Beyond the Blind Side: Harnessing a Child’s Learning Style

Every once in a while a movie comes my way that makes me realize the extent of my powers as an educator. The film The Blind Side is one of them. Starring Sandra Bullock in her Golden Globe Award Winning role as Best Lead Actress and Quinton Aaron as the future NHL Baltimore Ravens Pick Michael Oher, the movie reminded me about opening my eyes and embracing a child’s potentials by checking out my blind side. You see, as a teacher for almost ten years now, I cannot deny that many times I work by routine alone. Everything I do in class has become almost muscle memory that sometimes, I need to be reminded that not all students learn the same way. In essence, I tend to forget to check my blind side to see if all my kids are learning and if they’re not, what I can do to help them learn better.

The movie revolves around the story of a young boy dubbed Big Mike who, for all intents and purposes, was passed along through the public school system. However, after being given a scholarship in a private Christian school, his teachers saw how delayed he was in terms of academic competencies. Many of his teachers all but gave up on him and did not exert much effort to help educate him. All except his Biology teacher who saw a spark of potential in Michael. Because she believed he had it in him to learn, she tried to find a way to help harness his learning style. Because Michael refused to talk and would not answer test questions given to him, teachers assumed he was dumb and hopeless. However, when given oral tests, his Biology teacher saw that he knew the subject matter. He understood what was going on in class. Because of this, he began to flourish.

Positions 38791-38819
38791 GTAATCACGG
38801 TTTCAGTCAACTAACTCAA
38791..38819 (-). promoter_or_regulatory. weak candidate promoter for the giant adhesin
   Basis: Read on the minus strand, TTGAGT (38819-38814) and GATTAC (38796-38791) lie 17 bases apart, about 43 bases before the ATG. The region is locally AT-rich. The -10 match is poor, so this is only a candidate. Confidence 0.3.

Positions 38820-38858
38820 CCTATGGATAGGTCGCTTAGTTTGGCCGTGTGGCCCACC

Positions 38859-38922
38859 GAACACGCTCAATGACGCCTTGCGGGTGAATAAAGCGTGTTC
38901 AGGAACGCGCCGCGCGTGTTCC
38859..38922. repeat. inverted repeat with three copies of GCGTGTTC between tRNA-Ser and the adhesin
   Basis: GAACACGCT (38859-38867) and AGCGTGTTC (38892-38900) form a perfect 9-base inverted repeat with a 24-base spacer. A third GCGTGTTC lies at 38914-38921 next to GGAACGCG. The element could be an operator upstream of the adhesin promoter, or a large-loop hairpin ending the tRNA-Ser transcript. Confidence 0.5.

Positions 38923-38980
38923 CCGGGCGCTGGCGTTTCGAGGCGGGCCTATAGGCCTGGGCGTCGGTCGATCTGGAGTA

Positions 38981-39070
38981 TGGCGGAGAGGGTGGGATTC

Teaching a class with over 40 students, which is the norm here in the Philippines, can definitely be a difficult task for a single teacher. We do not have the luxury of giving different kinds of tests to all our students depending on their learning styles. However, by simply making small concessions, we can help our students succeed, especially those who need the extra support. There are debates about this, nonetheless. Some will say it is unfair to other students if we make adjustments. Some will say that it gives those who receive accommodations an unfair advantage.

The discussions can go on but at the end of the day, let me pose this question: as a teacher, what are you willing to do to ensure all your students are learning to the best of their abilities?

For me, the answer is not always simple. Much as I would like to say I will make all adjustments necessary to embrace ALL my kids’ learning styles, I know I am limited by requirements in class and our educational system as well. One thing I know for sure is that I will do my best to encourage my students to do their best by being more sensitive to what my kids are feeling in class. I think with this, by building their self-esteem and helping them realize their potentials, I can help make a difference.

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